Feds Crack Down on Phantom Debt Collection SchemeHundreds of thousands of Americans have received phone calls from people purporting to be either debt collectors or police pursuing delinquent debt. The callers contact people at work and at home. Many calls come in the middle of the night. The victims are threatened with harassment or imprisonment. The scammers have collected at least $5 million from people who did not owe them money. These scams are persuasive because the callers usually have a great deal of personal information about the victims. They often know when a loan was made, the loan amount and other details. Because of the amount of information they have and in an effort to avoid trouble, many people pay up. Phantom debt is debt that is old, defaulted, paid or otherwise not owed by the debtor. While phantom debt can sometimes appear on credit reports as an error, the current case involves individuals deliberately trying to collect money that is no longer owed. The Federal Trade Commission has frozen the bank accounts of Kirit Patel, a front man who set up the California company behind the scam. The FTC and the state of Illinois are suing six companies and three people who have used a number of business names in the scam, including Stark Recovery, Stark Law and Capital Harris Miller and Associates. While the calls originate in India, the scam is supported by the participation of people in the U.S. American corporations are set up to collect the information that is used when calling the alleged debtors. This is not the first case of widespread phantom debt fraud. In November 2015, the FTC reported on a company called Delaware Solutions or Clear Credit Solutions that allegedly purchased payday loan debts. The debts were not valid, but, the company proceeded to call and harass people to intimidate them into paying.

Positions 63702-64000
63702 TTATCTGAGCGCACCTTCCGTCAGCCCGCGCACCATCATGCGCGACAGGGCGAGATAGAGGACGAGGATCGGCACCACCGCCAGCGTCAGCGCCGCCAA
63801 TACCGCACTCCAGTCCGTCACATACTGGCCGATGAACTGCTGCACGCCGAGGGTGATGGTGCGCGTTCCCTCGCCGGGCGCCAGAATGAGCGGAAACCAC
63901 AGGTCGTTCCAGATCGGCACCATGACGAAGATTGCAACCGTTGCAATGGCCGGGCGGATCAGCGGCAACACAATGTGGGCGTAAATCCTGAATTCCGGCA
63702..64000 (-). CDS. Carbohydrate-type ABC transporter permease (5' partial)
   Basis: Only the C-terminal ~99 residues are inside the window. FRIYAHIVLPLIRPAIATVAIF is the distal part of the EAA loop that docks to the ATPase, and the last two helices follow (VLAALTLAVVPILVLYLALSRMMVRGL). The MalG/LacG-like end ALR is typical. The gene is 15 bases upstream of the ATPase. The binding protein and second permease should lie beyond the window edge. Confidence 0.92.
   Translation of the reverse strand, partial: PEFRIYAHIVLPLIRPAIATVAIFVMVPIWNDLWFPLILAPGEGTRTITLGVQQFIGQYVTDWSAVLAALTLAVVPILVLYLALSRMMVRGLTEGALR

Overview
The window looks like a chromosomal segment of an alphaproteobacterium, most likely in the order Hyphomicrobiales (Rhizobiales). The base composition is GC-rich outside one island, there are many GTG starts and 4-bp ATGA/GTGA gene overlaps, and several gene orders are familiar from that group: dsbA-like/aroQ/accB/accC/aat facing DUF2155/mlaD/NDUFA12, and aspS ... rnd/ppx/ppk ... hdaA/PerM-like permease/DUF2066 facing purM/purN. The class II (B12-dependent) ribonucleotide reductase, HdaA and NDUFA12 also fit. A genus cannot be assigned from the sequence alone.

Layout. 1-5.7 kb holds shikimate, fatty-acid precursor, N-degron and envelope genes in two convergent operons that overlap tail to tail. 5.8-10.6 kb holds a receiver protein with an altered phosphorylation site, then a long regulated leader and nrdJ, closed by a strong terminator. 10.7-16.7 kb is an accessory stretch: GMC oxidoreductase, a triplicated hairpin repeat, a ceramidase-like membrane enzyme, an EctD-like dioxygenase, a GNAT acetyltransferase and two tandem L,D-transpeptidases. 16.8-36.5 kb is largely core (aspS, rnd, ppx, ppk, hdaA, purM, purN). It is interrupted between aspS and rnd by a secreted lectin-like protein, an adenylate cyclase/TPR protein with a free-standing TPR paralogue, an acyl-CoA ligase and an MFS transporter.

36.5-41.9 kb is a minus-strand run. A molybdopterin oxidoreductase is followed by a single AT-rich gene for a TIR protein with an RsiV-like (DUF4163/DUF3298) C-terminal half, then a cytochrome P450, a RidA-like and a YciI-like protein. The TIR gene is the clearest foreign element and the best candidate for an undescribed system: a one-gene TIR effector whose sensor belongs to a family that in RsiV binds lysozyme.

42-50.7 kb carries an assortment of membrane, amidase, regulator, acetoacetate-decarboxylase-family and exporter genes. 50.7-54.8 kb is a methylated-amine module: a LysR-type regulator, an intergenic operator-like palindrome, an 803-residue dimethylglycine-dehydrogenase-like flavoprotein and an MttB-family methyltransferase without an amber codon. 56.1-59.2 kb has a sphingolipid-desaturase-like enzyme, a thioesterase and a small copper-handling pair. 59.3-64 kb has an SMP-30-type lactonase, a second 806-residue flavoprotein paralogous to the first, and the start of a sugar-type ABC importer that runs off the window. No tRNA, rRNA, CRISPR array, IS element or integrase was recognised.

What should you do if you are contacted about phantom debt?There are a number of laws that protect people from unfair pursuit of debts. Knowing your legal rights can help protect you against scammers. If someone contacts you about a debt that you do not think you owe:
- Ask for a validation notice. This is a document that confirms, in writing, how much you owe and what the debt is for. By law, it must be sent to you within five days of contacting you.
- Remember that it is illegal for a debt collector to threaten or harass you.
- Know that a debt collector cannot put you in jail.
- Know that you can tell a debt collector must, if you ask, only contact you in writing.
- If a debt collector does not validate a debt or threatens or harasses you, report them to the FTC and your state’s Attorney General’s office.